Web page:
When Bartz talks about that time in her life, she literally ducks her head, as if dodging blows from would-be critics. But she refuses to be judged. How did she handle mommy guilt? "I didn’t," she says easily. "I was already well established in the business world. I just felt I should be able to do both, and I had the resources to get good help."
When Layne was a little older, she and Bartz would sit down at the beginning of each school year and look at the calendar together. Bartz would make a handful of commitments: the Halloween party, the Christmas sing. "I’d tell her, ‘These are the times Mommy will be here. Anything else will be a surprise,’" she said. "So there was none of this, ‘Mommy, can you drive to the Spider Museum?’ So she was surprised when I showed up, instead of depressed that I wasn’t at everything. She learned about schedules, she learned about commitments, and I did get to enjoy some of the school times." Even so, Bartz admits, there were times when her daughter would "see all of those other moms volunteering at school events, and I’d feel like a slug."
Carol’s Life Plan
If there’s a Carol Bartz life plan, it’s less about balance and more about some high-end compartmentalizing: "My head has a pretty good switch in it, on and off." She spends about half her time on the road and says she doesn’t believe in jet lag. She uses sleeping pills, wears an eye mask, and drinks lots of water. And she doesn’t "buy into that whole call-home-every-day thing. You’re on the other side of the world, waking up at two a.m. to say good night to your family; that’s crazy. You call when you can, and you get home soon," she says.
And, where necessary, you resort to brute force determination. When she’s not traveling, Bartz is driven from her home in Atherton, part of Silicon Valley, to Autodesk headquarters, which is 75 miles away, north of San Francisco and across the Golden Gate Bridge. It used to be a miserable, daily venture before she taught herself how to read and ride in the back of a moving car at the same time — without getting carsick.
"We’d stop once, twice, sometimes three times along the way to throw up," she remembers. Her driver, Michael, became adept at dashing off busy Highway 101 so Bartz could lean out the door. "I just figured this was something I had to do," she says. Her family was established in Atherton when she got the Autodesk job, and she didn’t want to move them. "There’s no way I could spend two hours a day in the car without reading. I can’t waste that much time."
Bartz’s Bout with Cancer
Bartz took a similar approach 14 years ago to her bout with cancer. Recruited at 43 for the biggest job of her life and anticipating a busy few months, she scheduled a week’s vacation between jobs and packed it with a teeth cleaning, a Pap smear and, last, a mammogram.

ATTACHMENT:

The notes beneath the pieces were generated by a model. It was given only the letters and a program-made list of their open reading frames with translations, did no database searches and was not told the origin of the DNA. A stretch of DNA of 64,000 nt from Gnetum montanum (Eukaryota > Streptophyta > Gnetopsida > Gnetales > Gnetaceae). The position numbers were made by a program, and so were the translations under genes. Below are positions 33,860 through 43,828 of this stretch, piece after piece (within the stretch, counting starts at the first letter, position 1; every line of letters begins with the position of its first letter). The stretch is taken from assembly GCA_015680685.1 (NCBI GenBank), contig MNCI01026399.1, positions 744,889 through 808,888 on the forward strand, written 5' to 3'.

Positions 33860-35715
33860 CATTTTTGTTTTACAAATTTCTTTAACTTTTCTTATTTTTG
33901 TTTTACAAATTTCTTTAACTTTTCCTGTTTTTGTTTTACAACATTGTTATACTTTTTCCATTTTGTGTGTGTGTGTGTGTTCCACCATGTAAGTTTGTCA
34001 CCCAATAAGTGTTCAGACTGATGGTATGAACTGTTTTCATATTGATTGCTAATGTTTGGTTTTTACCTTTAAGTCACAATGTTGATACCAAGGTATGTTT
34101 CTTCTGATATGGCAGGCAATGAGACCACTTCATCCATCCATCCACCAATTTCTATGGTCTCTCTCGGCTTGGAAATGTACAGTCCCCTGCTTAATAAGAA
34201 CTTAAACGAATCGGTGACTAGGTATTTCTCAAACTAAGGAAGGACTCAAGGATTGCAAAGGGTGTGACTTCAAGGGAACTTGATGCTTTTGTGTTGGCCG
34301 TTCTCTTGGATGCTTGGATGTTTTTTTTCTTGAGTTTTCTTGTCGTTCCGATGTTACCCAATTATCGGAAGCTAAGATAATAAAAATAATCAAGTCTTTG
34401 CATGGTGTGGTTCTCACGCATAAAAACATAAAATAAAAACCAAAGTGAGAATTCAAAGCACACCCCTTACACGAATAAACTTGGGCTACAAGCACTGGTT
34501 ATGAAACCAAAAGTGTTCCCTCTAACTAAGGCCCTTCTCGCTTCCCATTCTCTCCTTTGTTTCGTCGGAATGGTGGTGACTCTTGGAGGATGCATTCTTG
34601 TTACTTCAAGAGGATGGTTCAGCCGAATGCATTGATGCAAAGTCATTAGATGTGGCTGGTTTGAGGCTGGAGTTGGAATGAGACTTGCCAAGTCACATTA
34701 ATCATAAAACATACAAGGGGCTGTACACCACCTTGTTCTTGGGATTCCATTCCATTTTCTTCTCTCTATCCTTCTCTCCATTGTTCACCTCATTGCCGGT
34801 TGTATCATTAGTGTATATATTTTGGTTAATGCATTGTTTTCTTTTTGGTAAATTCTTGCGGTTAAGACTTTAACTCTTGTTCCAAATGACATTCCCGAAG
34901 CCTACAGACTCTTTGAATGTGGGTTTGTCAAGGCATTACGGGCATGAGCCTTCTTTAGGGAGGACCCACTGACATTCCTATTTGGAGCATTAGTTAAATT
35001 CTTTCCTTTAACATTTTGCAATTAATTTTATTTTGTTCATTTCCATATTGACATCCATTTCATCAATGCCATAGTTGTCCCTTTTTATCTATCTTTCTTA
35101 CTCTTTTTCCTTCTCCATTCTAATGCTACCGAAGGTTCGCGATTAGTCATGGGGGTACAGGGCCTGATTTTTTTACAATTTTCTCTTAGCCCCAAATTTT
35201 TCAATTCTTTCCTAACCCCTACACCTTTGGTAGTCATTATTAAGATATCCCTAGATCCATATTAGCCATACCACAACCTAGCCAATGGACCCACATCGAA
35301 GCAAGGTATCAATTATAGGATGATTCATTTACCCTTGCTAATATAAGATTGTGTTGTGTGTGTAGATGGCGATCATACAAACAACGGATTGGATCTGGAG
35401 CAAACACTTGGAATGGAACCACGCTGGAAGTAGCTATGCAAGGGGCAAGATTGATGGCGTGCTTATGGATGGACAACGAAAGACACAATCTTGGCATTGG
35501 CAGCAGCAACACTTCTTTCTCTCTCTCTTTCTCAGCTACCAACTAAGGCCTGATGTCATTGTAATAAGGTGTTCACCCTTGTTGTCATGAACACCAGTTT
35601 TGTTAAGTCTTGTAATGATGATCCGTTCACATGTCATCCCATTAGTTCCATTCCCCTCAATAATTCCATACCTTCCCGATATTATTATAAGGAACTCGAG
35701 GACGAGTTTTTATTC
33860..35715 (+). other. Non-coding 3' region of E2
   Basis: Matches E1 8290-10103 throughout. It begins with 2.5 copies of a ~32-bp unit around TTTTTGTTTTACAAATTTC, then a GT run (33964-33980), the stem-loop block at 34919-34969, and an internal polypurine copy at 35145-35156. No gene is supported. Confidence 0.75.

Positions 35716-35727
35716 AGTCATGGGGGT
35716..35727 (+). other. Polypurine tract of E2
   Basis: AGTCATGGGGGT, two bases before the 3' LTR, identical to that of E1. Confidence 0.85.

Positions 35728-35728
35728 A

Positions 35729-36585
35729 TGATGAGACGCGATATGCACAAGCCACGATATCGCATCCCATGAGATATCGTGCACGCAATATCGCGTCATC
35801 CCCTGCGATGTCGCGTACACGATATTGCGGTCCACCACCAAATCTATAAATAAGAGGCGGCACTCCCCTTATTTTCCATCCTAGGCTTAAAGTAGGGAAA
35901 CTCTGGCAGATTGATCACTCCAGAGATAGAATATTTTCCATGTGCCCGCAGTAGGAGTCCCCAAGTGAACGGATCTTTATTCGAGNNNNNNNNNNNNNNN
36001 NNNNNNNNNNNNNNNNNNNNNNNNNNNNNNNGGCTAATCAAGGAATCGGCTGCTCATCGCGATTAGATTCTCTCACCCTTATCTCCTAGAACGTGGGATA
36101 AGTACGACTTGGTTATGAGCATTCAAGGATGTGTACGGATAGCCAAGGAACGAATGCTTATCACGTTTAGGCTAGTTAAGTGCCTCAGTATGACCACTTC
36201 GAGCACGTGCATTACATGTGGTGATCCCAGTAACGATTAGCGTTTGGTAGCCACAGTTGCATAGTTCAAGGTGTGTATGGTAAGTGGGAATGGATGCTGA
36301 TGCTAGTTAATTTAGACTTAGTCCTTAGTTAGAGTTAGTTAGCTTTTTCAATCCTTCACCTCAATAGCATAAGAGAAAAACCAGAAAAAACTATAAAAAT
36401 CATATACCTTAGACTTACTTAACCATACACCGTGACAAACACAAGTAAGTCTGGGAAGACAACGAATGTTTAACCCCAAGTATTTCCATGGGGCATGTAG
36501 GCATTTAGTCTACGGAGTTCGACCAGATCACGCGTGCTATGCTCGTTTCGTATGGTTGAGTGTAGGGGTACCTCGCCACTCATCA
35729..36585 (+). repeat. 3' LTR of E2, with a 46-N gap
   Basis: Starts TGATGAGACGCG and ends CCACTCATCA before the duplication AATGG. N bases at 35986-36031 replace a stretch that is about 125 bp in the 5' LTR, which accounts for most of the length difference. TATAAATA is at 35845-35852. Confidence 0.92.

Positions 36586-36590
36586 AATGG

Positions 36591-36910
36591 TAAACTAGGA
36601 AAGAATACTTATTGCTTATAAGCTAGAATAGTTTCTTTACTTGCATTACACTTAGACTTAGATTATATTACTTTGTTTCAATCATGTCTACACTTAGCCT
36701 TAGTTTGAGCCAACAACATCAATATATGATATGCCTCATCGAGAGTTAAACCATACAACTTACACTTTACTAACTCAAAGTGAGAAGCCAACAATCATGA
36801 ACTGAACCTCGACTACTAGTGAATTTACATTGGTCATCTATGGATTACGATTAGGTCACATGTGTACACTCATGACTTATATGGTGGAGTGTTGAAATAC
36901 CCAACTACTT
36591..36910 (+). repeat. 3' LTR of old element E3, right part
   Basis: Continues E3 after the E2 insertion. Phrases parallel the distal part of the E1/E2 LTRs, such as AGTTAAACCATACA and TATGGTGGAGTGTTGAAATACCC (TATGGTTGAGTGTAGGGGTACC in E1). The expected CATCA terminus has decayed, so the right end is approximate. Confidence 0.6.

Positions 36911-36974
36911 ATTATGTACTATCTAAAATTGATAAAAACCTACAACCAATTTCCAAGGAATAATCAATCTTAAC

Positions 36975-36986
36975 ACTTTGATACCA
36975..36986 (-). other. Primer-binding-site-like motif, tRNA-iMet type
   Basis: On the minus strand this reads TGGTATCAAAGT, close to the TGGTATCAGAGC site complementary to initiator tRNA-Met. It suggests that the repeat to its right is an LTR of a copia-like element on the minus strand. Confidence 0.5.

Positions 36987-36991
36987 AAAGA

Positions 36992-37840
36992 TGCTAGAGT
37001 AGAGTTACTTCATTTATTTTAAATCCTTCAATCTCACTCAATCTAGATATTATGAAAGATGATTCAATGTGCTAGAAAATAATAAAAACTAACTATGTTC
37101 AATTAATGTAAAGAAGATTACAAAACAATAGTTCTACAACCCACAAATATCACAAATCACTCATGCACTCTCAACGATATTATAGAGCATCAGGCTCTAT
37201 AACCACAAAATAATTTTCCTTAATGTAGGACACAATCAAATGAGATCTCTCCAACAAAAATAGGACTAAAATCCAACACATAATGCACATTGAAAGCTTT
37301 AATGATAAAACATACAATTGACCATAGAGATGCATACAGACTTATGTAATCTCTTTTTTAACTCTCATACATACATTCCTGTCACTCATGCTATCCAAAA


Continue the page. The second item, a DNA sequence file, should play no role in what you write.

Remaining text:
During the screening, she was impatient with the technician, who kept pulling her back for one more picture. Bartz was eager to go pick Layne up at a birthday party. "I kept telling the technician to hurry it up," she recalls. The next morning, she told her husband, "You know, it was a little odd yesterday. This technician just kept rechecking me." Ten minutes later the doctor called: She had breast cancer.
Bartz began her new job a few days later, but waited a month before she announced at a trade show press conference that she had breast cancer, would undergo surgery and be out for a month. "Which breast?" hollered one reporter. "What an asshole," Bartz says, remembering the moment.
Recovering from a mastectomy and trans flap surgery, to rebuild the breast with abdominal tissue, was brutal. She took just four weeks off, then worked full-time through seven months of chemotherapy treatments. "It’s a blur now," she says, "but the chemo part was hell. The biggest hell was that I gained so much weight." She put on and later took off 70 pounds. Bartz still worries about her weight, snacking constantly on diet cheese and diet soda.
Bartz coped with cancer by refusing to feel sorry for herself. "I was of the mind, and frankly still am, that if you focus too much on yourself, you get kind of possessed."
Still, looking back, Bartz says she overdid the "tough guy" routine. "Please tell people that when doctors say it takes six weeks to recover, you shouldn’t go back to work after four," she says. "Missing work those two weeks wouldn’t have killed anybody. And it was really tough on me. I should have stayed home." She also remembers how she wanted to shield her family from her own worries, but didn’t join a support group. "I wish I had dropped the attitude that ‘I’m too busy’ for a group. That was wrong."
Bartz may have some regrets, but she "doesn’t believe in running around with should-haves and would-haves and could-haves," she says. She has always gotten done what had to be done.
There’s an irony in her recent decision to give up the power of the CEO job to Carl Bass. Back in 1993, Bartz bought Bass’s company, then fired him when she felt he was pushing too hard for change at Autodesk. A few months later, she realized she needed him and hired him back. He went on to develop some critical software and helped the company reverse a dangerous slide during the dotcom years.
Bartz has assured Bass, she says, that she will allow him to have control and run the company. "I promised myself that, before I make any new commitments, I’ll see what it’s like not to work 80-hour weeks." This is terra incognita, she emphasizes. "When I say it’s an unknown, it’s an unknown."
No one — not her family, friends, or Bartz herself — can picture her spending the next 10 years fine-tuning her golf swing or even puttering around the garden. "I have this work ethic, and that just doesn’t go away," she says. "But I also always feel a little insecure. I’ve been there, I’ve seen how tough life can be and how fleeting this can be. I will never lose that."
Originally published in MORE magazine, June 2006.